By Charlotte Greenfield
WELLINGTON (Reuters) – New Zealand’s trade minister said on Tuesday that it may be too late to make significant changes to the Trans-Pacific Partnership (TPP) after his new Labour-led government said last week it would seek to renegotiate the agreement.
The Labour Party, which took the helm last week, has taken issue with the fact that the deal is at odds with its plans to ban foreign ownership of existing houses, a key campaign promise.
The 11 TPP members had set a goal of reaching broad agreement on the pact on the sidelines of the Asia-Pacific Economic Cooperation meeting in Vietnam next week and some fear New Zealand’s renegotiation could unravel the agreement.
Trade Minister David Parker told Radio New Zealand that Labour still found the foreign ownership rules “abhorrent”, but that trade officials had told him not all changes would be possible given how late it was in negotiations.
“That doesn’t mean to say we won’t be able to change anything and it doesn’t mean to say that perhaps through mechanisms outside of the TPP we will perhaps be able to fix other things,” Parker said.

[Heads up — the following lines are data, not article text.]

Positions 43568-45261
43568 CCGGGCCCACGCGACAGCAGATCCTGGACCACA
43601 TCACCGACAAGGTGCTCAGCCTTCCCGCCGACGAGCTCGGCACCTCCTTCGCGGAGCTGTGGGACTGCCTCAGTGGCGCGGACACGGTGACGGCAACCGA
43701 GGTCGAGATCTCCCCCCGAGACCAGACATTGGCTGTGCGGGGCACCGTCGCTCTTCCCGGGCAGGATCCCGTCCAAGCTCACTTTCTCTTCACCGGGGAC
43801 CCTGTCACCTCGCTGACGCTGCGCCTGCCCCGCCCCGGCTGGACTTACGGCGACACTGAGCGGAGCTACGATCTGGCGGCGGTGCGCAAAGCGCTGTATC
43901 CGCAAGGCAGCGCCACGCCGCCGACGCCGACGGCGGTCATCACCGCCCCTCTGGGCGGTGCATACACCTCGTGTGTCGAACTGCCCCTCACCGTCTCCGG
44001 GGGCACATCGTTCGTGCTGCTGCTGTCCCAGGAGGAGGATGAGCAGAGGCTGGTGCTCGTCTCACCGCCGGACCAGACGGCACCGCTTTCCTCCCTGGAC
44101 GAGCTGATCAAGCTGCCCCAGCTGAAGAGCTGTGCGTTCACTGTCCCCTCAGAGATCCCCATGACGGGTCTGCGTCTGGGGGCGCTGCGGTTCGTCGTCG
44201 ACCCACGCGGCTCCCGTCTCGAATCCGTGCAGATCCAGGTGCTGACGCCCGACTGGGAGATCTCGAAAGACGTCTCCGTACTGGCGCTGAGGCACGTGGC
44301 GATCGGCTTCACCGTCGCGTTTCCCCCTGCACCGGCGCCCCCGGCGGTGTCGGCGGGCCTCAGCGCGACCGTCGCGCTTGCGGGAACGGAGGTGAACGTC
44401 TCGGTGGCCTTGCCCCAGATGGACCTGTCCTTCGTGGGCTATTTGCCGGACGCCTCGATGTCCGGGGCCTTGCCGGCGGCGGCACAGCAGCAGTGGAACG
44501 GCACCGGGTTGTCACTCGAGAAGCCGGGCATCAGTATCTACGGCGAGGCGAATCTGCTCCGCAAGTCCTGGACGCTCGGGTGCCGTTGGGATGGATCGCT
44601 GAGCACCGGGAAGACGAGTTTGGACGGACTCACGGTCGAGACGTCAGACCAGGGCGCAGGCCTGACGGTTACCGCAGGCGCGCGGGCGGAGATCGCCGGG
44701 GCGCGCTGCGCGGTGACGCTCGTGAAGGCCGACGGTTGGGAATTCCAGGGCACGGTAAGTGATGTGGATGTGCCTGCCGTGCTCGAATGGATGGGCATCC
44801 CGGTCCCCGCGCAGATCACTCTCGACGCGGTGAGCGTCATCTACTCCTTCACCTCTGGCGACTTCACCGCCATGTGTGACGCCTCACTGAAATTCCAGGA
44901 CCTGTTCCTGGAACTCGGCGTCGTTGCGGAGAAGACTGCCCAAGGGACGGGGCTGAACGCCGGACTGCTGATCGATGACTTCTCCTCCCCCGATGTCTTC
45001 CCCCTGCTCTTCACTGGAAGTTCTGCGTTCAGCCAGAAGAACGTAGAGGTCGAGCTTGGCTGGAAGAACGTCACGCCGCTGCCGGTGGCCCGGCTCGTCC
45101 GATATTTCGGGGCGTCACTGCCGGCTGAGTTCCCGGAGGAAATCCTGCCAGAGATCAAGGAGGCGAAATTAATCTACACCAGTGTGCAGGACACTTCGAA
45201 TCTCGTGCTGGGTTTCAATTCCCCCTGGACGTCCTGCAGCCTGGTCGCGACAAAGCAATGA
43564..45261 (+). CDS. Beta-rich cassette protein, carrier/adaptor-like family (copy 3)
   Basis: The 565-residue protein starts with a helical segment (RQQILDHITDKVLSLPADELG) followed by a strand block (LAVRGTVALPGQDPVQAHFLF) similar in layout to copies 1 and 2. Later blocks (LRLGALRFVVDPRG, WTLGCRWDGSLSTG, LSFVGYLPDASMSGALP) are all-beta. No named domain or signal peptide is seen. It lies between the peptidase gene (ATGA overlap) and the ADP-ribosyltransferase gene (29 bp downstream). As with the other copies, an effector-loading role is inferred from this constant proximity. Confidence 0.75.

His comments suggested the government could instead focus on a change to domestic law to get around the TPP rules, which Parker had flagged as an option the previous day.
Parker added that he would release more details on the “mechanisms” to achieve the foreign housing ban later this week.
Trade experts told Reuters that New Zealand could include housing in the country’s domestic legislation regulating foreign investment, which overrides the TPP.
The TPP currently requires member states to give foreign investors equal treatment to locals unless there are specific exemptions.
The Labour party would like an exemption for existing homes, similar to Australia’s carve out.
New Zealand’s current exception allows it to add a tax to foreigners purchasing homes, but Prime Minister Jacinda Ardern has said that would not work and an outright ban was needed.
Ardern’s government campaigned to restrict foreign buyers to reduce demand as the country tackles what Labour says is a housing crisis left unresolved by the previous government.
Parker on Tuesday would not confirm whether New Zealand was willing to walk away from the TPP over the issue, saying that would undermine the country’s negotiating position.
“We’re pretty good at trade agreements…so we rate our ability work through these issues in the best interest of New Zealand,” he said.
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